But does that me we should trust the model? I do not think we should trust the prices in the model past 2012 because they are overreactions to fundamentals to which the model is highly sensitive. However, we should trust both the direction of the DCF price and where the DCF price lies relative to the stock.

In this respect, BA's buybacks were poor decisions prior to 2016. BA was buying back stock when the valuation was likely lower than the price of the stock. It seems natural for a company to want to bolster its own stock during hard times - reasons including maintaining investor trust and insider benefits.

The height of the buyback program was last quarter, when BA spent $3.5B on buybacks. This was a justified buyback, as the stock is likely undervalued at the moment. Still, that leaves roughly $16B of misallocated funds.

Most worrisome is that BA spend more money on buybacks when the stock was trading at higher prices. In other words, the company spent more money on $140 BA stock than it did on $100 BA stock. Wouldn't that money have been better spent on dividend increases, which would both attract new investors and make the current investors happy?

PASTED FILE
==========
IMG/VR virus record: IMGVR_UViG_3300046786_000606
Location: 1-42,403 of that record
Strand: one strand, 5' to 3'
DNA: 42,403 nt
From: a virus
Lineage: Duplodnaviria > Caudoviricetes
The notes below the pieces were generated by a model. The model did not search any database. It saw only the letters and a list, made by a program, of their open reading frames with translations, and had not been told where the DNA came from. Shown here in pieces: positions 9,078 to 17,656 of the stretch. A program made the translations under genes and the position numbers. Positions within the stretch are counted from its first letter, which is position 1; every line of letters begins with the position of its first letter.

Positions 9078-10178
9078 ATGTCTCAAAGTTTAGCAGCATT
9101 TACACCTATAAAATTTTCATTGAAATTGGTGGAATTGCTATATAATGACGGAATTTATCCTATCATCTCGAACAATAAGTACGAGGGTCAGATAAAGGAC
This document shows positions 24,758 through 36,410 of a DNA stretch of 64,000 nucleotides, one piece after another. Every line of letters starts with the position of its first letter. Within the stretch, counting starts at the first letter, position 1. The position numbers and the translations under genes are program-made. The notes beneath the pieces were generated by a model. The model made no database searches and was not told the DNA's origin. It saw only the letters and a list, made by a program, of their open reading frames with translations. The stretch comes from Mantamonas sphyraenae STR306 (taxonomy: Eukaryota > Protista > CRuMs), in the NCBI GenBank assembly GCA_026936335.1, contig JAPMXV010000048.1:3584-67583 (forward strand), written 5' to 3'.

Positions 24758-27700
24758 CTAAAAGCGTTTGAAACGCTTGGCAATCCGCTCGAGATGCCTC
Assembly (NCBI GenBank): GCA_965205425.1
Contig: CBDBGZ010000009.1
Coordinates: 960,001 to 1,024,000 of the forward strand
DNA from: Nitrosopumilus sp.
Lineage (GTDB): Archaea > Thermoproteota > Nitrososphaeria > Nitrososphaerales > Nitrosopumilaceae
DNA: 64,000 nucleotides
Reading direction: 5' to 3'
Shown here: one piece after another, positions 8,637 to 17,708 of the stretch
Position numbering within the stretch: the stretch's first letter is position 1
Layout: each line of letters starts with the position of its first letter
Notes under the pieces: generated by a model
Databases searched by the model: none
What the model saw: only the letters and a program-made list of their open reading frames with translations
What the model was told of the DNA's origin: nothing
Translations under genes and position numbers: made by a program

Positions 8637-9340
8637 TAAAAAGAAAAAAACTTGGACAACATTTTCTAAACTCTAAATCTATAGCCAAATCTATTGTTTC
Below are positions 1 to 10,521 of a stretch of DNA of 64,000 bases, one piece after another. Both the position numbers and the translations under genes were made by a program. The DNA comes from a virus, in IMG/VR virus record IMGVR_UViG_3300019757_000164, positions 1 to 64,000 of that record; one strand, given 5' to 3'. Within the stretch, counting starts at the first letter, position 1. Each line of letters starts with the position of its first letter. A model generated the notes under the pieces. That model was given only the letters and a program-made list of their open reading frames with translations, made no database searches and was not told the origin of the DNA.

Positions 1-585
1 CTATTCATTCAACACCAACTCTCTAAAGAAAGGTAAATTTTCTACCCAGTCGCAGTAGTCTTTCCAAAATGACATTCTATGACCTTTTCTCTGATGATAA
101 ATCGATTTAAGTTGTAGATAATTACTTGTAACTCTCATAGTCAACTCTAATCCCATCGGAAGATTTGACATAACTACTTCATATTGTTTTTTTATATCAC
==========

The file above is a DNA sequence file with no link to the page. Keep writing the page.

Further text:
As it stands, buybacks only benefit current investors in that they artificially inflate the stock price. But if you hold BA and are not dedicated to the company, what is stopping you from recognizing that the price has risen via buybacks - not fundamental changes - and selling the stock? Even if used when the stock is trading below its intrinsic value, the cash spent on buybacks do little for fundamental investors.


With $20B spent on buybacks in the last three years, we must wonder how much of BA's stock growth has been organic and how much is attributed to buybacks. The current DCF valuation points to BA being undervalued. However, the buyback program and the (lack of) future growth for the company should send messages to investors that management might not have their heads in the right place.